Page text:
Depending on your personal health and risk factors, your doctor may only recommend having one of these tests, or both (known as a co-test). Both tests are an effective way to detect early signs of cervical cancer, so be sure to stay on top of your preventive screenings — no matter which one you get.
If your doctor catches something suspicious, you’ll likely have a diagnostic test done for a more conclusive diagnosis. That could be a colposcopy or biopsy.6
Early cervical cancers and precancers typically don’t cause any symptoms (which is why those screenings are so important). You may not notice symptoms until the cancer grows into nearby tissue. When this happens, you might notice things like:7,8
- Abnormal vaginal bleeding (like bleeding after sex, heavier than normal periods or bleeding after menopause)
- Heavy vaginal discharge that may be watery and bloody, and have a foul odor
- Pain during sex
- Pelvic pain
If the cancer is more advanced, you may have swollen legs, problems going to the bathroom or bloody urine. Some of these symptoms may be uncomfortable to bring up to your doctor, but it’s important to see your provider right away if you notice any of these signs. Remember, they’ve probably seen and heard it all. It's ok to be open about explaining what’s going on with your body.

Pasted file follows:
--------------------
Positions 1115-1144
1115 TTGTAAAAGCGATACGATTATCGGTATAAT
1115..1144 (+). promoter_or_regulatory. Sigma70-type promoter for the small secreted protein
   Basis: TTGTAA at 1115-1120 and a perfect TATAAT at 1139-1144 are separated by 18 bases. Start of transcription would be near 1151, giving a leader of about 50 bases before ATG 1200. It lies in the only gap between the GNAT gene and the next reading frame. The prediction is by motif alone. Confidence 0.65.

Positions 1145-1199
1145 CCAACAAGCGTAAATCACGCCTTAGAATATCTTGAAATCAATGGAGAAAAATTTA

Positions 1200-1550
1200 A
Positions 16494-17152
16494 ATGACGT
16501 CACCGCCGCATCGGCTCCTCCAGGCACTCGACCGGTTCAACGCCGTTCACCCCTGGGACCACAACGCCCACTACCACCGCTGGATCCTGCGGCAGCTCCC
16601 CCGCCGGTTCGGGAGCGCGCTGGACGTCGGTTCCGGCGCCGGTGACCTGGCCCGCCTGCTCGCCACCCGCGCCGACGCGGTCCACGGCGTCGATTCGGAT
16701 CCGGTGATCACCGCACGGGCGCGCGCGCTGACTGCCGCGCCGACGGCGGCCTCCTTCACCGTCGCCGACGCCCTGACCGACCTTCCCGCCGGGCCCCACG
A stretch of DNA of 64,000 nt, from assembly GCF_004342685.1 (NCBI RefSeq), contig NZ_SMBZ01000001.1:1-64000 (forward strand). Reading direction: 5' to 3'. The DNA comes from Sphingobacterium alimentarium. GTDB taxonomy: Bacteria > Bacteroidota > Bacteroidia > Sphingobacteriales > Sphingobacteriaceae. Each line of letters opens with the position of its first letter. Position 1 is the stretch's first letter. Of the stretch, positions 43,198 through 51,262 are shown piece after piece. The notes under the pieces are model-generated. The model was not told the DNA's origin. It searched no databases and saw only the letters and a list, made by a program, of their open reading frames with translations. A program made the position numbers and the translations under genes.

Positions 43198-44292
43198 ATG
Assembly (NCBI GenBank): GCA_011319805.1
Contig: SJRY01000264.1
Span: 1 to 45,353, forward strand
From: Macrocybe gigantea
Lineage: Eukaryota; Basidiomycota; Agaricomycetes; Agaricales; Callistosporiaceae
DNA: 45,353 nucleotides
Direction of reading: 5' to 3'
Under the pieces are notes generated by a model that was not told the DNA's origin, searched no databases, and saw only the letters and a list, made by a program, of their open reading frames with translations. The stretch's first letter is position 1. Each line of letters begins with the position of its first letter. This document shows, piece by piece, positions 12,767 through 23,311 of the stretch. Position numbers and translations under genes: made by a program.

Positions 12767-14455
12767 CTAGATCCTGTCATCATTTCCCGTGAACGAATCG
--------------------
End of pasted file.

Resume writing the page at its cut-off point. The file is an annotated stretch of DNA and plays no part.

Even though there are known risk factors for cervical cancer, women who have them may still have a low chance of ever developing it. And, women without any risk factors at all rarely get cervical cancer. So, that’s positive. That said, here’s a list of risk factors:9
- HPV infection: Did you know there are more than 150 related HPV viruses? More than one might think. Some low-risk types of HPV may simply cause warts (papillomas), while other high-risk types may cause cancers. The HPV test is a good way to check for infection and catch it early.
- Sexual history: It's not always easy to talk about, but your sex life does play a role in your risk for cervical cancer. Things like: becoming sexually active younger than 18, having many partners (or a partner who has many sexual partners themselves, or HPV). Being open with your doctor about this topic may help them better understand how best to take care of your health.
- Smoking: Tobacco use doubles your chance of getting cervical cancer. Plus, smoking limits your immune system’s ability to fight HPV infections.
- Weakened immune system: Speaking of, your immune system is important for killing cancer cells. So, if yours is weakened, your chances of a precancer developing into cancer may be higher.
- Family history: If your mom or sister was diagnosed, your chances go up.